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Archive for the ‘Foot Anatomy’ Category

Heel pain is an incredibly common condition and there are very few Podiatrists who won’t see it on a daily basis in their clinics.  There are numerous different causes of heel pain, (not all mechanical), but the area that this blog entry is going to focus on in particular is the plantar calcaneal/heel spur.  It is yet another source of controversy, with no definitive agreement on the relationship of the spur and the surrounding tissues, or the actual source of the symptoms (if any) seen clinically.

Historically, it has been commonly accepted that heel spur formation is an abnormal finding and very closely correlated with the symptoms of heel pain.  It was reported that excessive traction (pulling) of the plantar fascia on its attachment at the heel resulted in chronic inflammation, which in turn resulted in a reactive ossification and subsequent extra bone forming in the shape of a ‘spur’. 1-3 This is perhaps why heel spurs and ‘plantar fasciitis’ are still to this day thought by many to be one entity.  Causation has been a point of confusion; does the traction and inflammation cause a heel spur, or does a heel spur cause tissue inflammation?  A chicken and egg scenario.  It is not uncommon to see statements that ‘plantar fasciitis’ is caused by heel spurs (admittedly this is on websites rather than academic journals), but is this factually correct?

The plantar calcaneal spur has been classically described as a bone outgrowth localised just anterior to the medial tuberosity of the calcaneus.4 This can not often be palpated clinically, but only seen radiologically as shown in the x-ray on the right above.

Another long term belief has been that individuals with heel pain are more likely to have pronated (flat) feet.5,6 As research has shown that lowering of the medial longitudinal arch of the foot increases plantar fascial tension7 it is easy to see how the connection between foot pronation, heel pain and heel spurs has been made.  However the concern is that any individual who presents to a specialist with heel pain and ‘flat feet’ could be hastily assigned a diagnosis of “plantar fasciitis caused by a heel spur”.  This is clearly unacceptable, and a specialist should have a much more thorough understanding of the research behind the pathological process.  So, how common are heel spurs?  Are they always problematic? Are they actually caused by traction? And what is their relationship with the plantar fascia?

How common are heel spurs?

Studies have shown that heel spurs are more common in pain free individuals than first thought, and it has been reported that anywhere between 11 and 27% of the population have radiographic evidence of a spur.5,8-13 Clearly this suggests they are not always associated with symptoms, and are not necessarily considered as ‘abnormal’ as once thought.  Interestingly, even a study performed over 45 years ago on 323 patients concluded that the plantar calcaneal spur was never the cause of pain and probably a normal manifestation of the aging process.14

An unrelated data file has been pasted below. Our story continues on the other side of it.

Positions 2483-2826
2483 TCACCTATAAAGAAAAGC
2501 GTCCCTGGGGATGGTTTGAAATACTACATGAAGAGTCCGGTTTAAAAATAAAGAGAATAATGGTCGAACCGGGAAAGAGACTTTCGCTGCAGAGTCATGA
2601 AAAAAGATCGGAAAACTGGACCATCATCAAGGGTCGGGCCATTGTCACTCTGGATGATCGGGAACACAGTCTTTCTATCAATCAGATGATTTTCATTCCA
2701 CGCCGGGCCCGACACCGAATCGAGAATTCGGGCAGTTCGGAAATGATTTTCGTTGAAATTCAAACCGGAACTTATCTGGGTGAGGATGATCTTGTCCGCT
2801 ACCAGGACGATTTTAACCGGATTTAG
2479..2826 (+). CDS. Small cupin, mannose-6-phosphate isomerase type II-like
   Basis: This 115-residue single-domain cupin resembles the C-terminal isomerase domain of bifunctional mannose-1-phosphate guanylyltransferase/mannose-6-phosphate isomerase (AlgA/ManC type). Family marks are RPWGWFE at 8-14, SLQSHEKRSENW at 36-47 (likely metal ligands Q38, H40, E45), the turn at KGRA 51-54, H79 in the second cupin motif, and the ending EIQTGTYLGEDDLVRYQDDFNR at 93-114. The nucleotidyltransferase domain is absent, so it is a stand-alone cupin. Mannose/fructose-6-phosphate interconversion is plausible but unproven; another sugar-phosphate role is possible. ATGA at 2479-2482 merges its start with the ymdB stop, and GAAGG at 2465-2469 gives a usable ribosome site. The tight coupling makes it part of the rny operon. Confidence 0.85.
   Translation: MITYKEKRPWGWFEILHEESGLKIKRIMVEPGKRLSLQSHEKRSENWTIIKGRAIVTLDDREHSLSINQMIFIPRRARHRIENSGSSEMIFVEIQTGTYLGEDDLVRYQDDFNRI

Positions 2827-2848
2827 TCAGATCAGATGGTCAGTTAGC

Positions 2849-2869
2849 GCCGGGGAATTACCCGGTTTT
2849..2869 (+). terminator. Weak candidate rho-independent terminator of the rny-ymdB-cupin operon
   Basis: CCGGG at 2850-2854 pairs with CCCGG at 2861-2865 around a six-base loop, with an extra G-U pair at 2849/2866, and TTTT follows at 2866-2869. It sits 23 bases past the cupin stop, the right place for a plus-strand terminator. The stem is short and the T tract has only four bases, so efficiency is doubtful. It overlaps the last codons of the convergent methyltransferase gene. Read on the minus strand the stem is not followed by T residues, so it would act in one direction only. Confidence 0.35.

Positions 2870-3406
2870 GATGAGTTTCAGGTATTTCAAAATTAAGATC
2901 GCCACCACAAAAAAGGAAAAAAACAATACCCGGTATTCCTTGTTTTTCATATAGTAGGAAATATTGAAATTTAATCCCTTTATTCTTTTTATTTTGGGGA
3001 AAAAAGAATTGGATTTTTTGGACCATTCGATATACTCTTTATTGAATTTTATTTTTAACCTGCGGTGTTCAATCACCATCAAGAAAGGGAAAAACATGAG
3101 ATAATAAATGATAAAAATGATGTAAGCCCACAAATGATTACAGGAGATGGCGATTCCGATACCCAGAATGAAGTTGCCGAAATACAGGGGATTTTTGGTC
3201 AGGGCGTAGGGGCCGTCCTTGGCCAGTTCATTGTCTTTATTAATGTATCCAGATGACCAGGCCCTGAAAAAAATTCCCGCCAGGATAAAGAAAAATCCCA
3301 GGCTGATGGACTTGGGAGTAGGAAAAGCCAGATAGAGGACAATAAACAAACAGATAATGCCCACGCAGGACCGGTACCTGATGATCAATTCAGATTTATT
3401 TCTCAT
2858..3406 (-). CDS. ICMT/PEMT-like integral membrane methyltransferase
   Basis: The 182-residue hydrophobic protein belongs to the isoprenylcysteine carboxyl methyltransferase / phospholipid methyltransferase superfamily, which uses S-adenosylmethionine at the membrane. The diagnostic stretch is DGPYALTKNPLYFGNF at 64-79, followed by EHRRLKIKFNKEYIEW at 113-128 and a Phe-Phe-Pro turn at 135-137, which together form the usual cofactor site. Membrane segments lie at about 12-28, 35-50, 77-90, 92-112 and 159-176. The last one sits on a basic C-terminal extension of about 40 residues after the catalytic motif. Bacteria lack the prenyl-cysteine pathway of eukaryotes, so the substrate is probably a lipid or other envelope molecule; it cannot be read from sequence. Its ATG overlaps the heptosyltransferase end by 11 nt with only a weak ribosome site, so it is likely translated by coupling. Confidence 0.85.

However, the research does suggest that calcaneal spurs do seem to be over-represented in certain groups, such as females,10,11,13 individuals with osteoarthritis15,16 and older people.11,13,15,16 Calcaneal spurs have also found to be more common in those who are overweight.17

Where are heel spurs?

MRI of heel spur (arrow). PF=plantar fascia. M=1st layer of foot muscles

As I have already mentioned, it has long been thought that heel spurs and plantar fascia problems were undeniably linked.  Google ‘heel spurs’ and the term ‘plantar fasciitis’ is never far behind.  However, it is interesting to hear how the anatomic studies report the actual location of the bony protrusion.  Far from agreeing it resides solely within the plantar fascia as once thought, many studies found it can also be found above the plantar fascia.4,12,18 Some found it was much more commonly located in the other intrinsic musculature, (namely Flexor Digitorum Brevis and Abductor Digiti Minimi)4,18,19 and one study was as bold to firmly conclude that spurs do not develop within the plantar fascia.20

What is clear is that there is huge variability in the location of heel spur formation, and if we cannot unequivocally state that the spur is within the fascia (which we cannot) then the validity of its link with ‘plantar fasciitis’ is questionable.

What causes heel spurs?

As previously mentioned, the traditional theory for formation of plantar calcaneal spurs is what Menz and colleagues16 refer to as the longitudinal traction hypothesis, i.e. the plantar fascia pulling on the heel bone and causing the formation of a spur.  Despite the anatomical studies showed that the spur is far from consistently found in the fascia, it has been suggested that there could be an element of tensile force exerted on the calcaneus from a variety of the other structures which attach to it.4,19

An alternative theory, termed the vertical compression hypothesis16 and was proposed by Kumai and Benjamin in 2002.20 This theory suggests that calcaneal spurs are outgrowths which form in response to repetitive vertical stress in an attempt to protect against microfractures.  This idea is supported by histological studies which show that the bony trabeculae are NOT aligned in the direction of soft tissue traction.16,18 Li and Muehleman18 found that the direction of the trabeculae suggested that the force causing the pathological response was consistent with the external ground reaction force vector.

Conclusions